As a girl, I went to boarding school in London. I was very lonely, and ended up spending much of my free time in museums. One of my favorite museums became the Imperial War Museum, with its magnificent display of WWII aircraft. From the aircraft it was a small step to books about the Battle of Britain -- and "the Few." Soon I was also visiting the airfields; Tangmere, for example, was close enough to visit it more than once. Before long I was imagining a story and I started work on a manuscript while in college.
But soon other projects took precedence. While working on my Masters in International Relations, I discovered the German Resistance to Hitler. This soon became the topic of my doctoral dissertation. The dissertation was first published in Germany by an academic publisher, then re-written for the English-speaking market and published by Sutton Publishing in the UK. Based on hundreds of interviews and material irrelevant to the dissertation itself, I produced my first novel, An Obsolete Honor: A Story of the German Resistance to Hitler.
Yet all the while the idea of a novel about the Battle of Britain continued to nag at me. I returned to the topic, now with experience of a PhD in history and the ability to read and research in German as well. I decided to write a book that would follow the fate of men -- and the women they loved -- on both sides of the Channel. I sought out the memoirs of RAF and Luftwaffe pilots and obtained detailed histories that recorded the sorties, the claimed(and actual) "kills" each day, the damage to airfields etc. and got to work.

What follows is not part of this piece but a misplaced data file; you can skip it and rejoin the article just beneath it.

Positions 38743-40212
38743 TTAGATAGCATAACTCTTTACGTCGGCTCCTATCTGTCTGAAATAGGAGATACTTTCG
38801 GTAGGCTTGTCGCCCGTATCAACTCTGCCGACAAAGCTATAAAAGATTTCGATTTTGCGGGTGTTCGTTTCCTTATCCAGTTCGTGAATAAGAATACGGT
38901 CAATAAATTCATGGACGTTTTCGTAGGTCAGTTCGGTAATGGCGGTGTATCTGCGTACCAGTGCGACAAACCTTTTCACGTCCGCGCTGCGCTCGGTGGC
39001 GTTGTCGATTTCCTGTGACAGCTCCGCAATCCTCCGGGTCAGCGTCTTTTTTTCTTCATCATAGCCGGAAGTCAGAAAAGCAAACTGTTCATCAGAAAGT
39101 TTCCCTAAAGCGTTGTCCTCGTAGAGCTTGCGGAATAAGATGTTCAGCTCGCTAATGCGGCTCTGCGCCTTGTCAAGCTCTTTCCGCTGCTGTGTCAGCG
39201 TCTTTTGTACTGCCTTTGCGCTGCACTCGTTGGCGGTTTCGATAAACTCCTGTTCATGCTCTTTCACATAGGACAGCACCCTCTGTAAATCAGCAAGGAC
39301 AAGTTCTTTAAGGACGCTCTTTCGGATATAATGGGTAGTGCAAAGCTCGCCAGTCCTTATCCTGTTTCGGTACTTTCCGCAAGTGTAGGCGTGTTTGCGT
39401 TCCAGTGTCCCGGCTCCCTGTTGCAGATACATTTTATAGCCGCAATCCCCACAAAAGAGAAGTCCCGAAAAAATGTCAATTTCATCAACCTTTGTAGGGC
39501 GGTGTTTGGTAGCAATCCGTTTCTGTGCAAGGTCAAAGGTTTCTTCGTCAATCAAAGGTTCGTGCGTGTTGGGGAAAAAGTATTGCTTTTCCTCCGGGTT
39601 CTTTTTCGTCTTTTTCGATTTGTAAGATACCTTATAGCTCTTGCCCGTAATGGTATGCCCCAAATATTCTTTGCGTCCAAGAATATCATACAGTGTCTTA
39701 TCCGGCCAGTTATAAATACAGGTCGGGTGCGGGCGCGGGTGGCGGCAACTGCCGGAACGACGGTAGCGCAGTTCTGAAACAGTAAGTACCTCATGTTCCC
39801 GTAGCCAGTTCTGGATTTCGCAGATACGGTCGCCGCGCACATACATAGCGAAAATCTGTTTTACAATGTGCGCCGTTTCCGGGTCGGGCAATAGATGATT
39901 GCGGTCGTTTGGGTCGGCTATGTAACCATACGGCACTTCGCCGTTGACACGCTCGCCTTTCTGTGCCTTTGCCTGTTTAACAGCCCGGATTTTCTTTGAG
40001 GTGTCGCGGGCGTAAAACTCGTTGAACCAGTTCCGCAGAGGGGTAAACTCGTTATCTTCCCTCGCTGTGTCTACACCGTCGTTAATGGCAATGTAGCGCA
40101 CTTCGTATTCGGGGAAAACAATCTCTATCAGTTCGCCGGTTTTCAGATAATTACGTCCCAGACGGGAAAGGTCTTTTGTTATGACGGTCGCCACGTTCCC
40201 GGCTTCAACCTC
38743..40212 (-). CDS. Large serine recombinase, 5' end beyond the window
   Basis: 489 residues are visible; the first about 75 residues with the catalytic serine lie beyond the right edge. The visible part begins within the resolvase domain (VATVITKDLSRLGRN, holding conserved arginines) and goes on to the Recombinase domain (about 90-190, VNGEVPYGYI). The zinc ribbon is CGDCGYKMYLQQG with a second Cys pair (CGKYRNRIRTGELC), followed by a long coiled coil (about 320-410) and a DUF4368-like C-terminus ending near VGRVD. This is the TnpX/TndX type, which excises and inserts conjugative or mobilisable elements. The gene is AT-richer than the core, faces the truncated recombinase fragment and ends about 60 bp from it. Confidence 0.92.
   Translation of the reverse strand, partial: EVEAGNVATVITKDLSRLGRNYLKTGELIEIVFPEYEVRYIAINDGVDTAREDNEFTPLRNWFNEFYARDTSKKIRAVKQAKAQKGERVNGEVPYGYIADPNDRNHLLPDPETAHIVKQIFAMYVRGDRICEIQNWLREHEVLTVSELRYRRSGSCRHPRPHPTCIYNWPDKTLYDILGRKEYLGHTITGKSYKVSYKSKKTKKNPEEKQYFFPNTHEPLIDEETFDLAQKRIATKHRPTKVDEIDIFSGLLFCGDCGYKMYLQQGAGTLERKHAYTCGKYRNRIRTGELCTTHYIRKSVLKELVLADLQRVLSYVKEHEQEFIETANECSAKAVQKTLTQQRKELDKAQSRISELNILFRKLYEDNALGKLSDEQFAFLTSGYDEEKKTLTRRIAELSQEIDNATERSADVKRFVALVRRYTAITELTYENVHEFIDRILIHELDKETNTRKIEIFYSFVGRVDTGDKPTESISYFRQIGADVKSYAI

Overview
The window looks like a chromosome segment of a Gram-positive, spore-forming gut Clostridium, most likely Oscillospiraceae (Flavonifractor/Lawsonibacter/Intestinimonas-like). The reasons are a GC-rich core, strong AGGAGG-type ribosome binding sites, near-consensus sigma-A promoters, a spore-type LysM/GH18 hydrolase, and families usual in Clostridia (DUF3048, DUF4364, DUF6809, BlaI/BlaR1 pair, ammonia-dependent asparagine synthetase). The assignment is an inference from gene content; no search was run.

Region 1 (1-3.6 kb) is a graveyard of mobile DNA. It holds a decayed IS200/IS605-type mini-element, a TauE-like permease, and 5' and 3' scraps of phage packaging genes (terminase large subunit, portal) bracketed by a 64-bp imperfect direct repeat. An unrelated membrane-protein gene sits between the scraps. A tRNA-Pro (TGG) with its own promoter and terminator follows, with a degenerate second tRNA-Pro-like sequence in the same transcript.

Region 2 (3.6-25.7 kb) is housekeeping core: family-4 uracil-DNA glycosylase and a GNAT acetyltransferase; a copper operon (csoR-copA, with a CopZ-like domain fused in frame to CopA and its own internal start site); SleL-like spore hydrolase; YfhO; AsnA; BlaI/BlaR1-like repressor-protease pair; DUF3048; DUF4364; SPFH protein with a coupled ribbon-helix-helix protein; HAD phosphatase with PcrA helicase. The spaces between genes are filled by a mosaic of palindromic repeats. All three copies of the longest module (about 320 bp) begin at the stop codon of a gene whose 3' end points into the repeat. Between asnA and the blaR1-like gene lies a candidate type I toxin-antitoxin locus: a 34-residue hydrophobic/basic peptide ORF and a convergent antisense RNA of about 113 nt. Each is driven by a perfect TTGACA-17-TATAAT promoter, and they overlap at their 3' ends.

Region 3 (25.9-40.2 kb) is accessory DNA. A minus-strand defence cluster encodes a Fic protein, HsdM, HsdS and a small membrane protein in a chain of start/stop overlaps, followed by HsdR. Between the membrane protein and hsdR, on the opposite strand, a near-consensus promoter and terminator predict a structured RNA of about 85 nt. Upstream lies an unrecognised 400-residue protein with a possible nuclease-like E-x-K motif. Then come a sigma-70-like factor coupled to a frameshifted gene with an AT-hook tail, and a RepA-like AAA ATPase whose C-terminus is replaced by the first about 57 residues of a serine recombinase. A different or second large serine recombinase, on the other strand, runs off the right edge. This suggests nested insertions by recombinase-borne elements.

Chasing the Wind was the result of that research combined with my enduring passion for the people involved in this critical battle in history -- the ground crews and controllers as much as the pilots. It seeks to capture the tension and uncertainty of this critical phase of the war -- and highlight how many different people in different jobs were involved in the outcome.
But Chasing the Wind ends when the Battle of Britain did, in the fall of 1940, and -- as we all know -- the war was far from over. Chasing the Wind was a long book already and it had a conclusion that was right for it -- but readers kept writing me to say "But what happened to...." Just as important, the characters wouldn't leave me alone either. Chasing the Wind was finished, but the story was not. There was more to tell. So I sat down and wrote a sequel, The Lady in the Spitfire.
The Lady in the Spitfire practically wrote itself. The characters were by then so much a part of me, that I knew what they would do and say in a new set of circumstances. Furthermore, by this point -- after the PhD and the research for Chasing the Wind -- I knew the clothing, customs and even the jargon -- of the period. The amount of research necessary was minimal. I have rarely had so much fun writing a novel!
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"The telling of good deeds is like alms and charity;
it is never lost labour but always has its return."
Chandos' Herald ca. 1386